Guided Trips

FISHING REPORT AND SYNOPSIS: 01/22/2020

High flows continue across the area but trends are definitely down. A recent cold snap broke the ongoing heatwave so fishing in the mountains has slowed dramatically. Right on schedule, some of our tailwaters should begin returning to more normal flows for this time of year meaning float trips are certainly possible.

For the Smokies, a warming trend should commence as we go into next week. By mid week the fishing should be decent before the next cold front returns us back to winter again. On warmer days, look for midges and possibly winter stoneflies hatching. Some blue-winged olives will be possible on foul weather days as we head towards February. The best fishing is still a few weeks out, but no longer feels like an eternity. Expect good spring hatches to start in late February or early March with blue quills and quill gordons along with little black caddis and early brown and black stones. By April, things will be settling down with the pinnacle of spring fishing usually happening from mid April through the month of May.

On our area tailwaters, high water continues to be the story. The Caney Fork still has at least a couple of weeks of high flows and that is assuming we don't get any more heavy rainfall. This time of year, that is asking a lot. The high water is good for one thing, however. Shad. Yes, the cold months are prime time to try and hit the famed shad kill and catch a monster brown trout. Same thing goes for the Clinch.

Speaking of the Clinch, the good news is that flows are scheduled to begin dropping tomorrow. A steady two generators will feel like low water after the recent period of two generators plus sluicing. Two generators opens up some nymphing possibilities in addition to our favorite winter pastime, stripping streamers for monsters.

The musky streams are settling into fine shape and will be an option moving forward as well. Remember that bouts of high water will get them stained or even muddy for a few days, but as flows come down the fishing should pick back up.

Photo of the Month: Starting the Year Off Right

Photo of the Month: Starting the Year Off Right

Monday, December 03, 2007

Better Than Nothing



Everyone has those days when you're catching fish but they just can't compare with the fish in another location. After being spoiled on my home waters over Thanksgiving break, the rubber trout of the Hiwassee didn't give the same thrill that they sometimes do. For example, if I haven't fished in a few weeks, the Hiwassee is great, and usually I'll catch a few colorful fish that make up for the rest of the dumb stockers. This last weekend wasn't one of those days. All the fish were cookie cutter stockers that looked like this:


When you compare this guy to the fish I regularly catch on my home waters, there's just no comparison.


The day wasn't completely useless as I discovered some very nice browns that should give me a great challenge this winter. If I'm lucky, perhaps I'll eventually catch one of the big boys. Thankfully, Christmas break will be here soon and I'll be back on the Caney and will probably even get some time in on the South Holston. Not a bad way to spend the holidays... Until then, you'll find me at the vise preparing for the festivities.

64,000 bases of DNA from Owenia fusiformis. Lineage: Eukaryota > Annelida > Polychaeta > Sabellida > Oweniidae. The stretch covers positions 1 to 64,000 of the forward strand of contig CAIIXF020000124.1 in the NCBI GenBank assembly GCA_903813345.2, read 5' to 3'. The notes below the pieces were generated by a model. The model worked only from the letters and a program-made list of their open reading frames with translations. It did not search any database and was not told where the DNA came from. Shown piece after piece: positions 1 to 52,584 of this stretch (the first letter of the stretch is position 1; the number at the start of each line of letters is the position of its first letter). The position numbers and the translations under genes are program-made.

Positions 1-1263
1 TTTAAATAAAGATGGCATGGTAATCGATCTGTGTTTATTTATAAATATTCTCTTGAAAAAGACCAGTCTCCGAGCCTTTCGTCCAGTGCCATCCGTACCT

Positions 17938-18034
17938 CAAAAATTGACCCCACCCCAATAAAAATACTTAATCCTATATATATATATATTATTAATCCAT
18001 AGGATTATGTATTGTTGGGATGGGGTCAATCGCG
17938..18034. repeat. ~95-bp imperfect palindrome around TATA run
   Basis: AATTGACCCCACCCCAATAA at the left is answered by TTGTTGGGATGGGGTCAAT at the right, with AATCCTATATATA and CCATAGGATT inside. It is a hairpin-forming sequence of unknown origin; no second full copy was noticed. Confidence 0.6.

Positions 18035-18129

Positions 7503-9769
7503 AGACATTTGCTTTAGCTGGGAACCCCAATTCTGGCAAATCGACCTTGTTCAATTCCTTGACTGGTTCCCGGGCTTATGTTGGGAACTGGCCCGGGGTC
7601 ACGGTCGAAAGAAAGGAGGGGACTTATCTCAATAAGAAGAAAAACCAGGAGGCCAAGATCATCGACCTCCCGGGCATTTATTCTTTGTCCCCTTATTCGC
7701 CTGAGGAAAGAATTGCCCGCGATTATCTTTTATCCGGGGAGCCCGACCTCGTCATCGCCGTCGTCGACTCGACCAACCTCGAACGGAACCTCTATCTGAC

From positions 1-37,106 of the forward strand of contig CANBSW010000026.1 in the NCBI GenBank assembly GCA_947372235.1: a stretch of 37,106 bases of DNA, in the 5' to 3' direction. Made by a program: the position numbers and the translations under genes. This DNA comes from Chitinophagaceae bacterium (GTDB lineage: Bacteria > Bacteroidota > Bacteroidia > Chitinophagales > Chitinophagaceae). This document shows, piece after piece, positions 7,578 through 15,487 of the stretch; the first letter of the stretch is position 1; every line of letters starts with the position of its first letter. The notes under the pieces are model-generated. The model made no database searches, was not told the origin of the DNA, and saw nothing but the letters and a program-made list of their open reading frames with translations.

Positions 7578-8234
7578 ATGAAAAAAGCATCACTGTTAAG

December 2006, SoHo

3 comments:

  1. Anonymous7:05 PM

    Those rubber trout must be a specialty of Tennessee Fish & Game; I hung a few in Cosby, just before the stream leaves the park. All about the same size (around 12"), and no fight to them, even on a 2wt. I don't carry a net, but this is one time I wished I had one - I lost them both right at my hand, and I wouldn't have had any qualms about keeping them - the kids would have loved that.

    Amazingly, in the same stretch, I caught a beautiful, wild 7" bow that actually hit the reel - amazing what a difference it was in fighting ability...I was happy to release that one. In the meantime, a big egret or blue heron could get very fat on those dumb fish.

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  2. Anonymous5:11 PM

    First of all, GREAT SITE! Since I found this blog I check in almost daily to see what you've been catching. Between you and DD at hiwassee.net I have learned a great deal about fly-fishing, I am about 4 months into it now and am starting to actually catch a few. I think all of the fish I have caught have had some kind of brain-damage. Anyway, I live about 30 minutes from the Hiwassee and have to agree that there is not much going on there lately. I even hiked down the Quality Zone 3 times with only a small brown to show for it (it is very beautiful there, though).

    After seeing all the fish that you have caught on the Caney, I am now planning a trip there this weekend to check it out for the first time. I hope I get lucky and catch a few nice ones. My favorite rig-up is a brown hackle peacock with a pheasant tail nymph dropper. Think this set-up will work there as well? Any other advice would be well recieved! Again, great site, I know newbies like me really appreciate it!

    Mike C. Athens, TN

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  3. Mike, first of all, thanks for reading my blog. Your favorite rig should catch fish on the Caney. If you're going to be there in the morning, I would recommend adding a midge (I like zebra midges) to your setup. The fish seem to key on the midge pupa early in the day as the bugs start hatching and the zebra midge is a good match. If you look through the archives here on my blog (Feb. 2007 to be exact), I posted about how I rig up with a zebra midge. That is how I do a lot of my fishing on the Caney but to be successful, you'll need some other techniques as well and your softhackle with a PT dropper should cover some other situations well. This weekend should be good so have fun!

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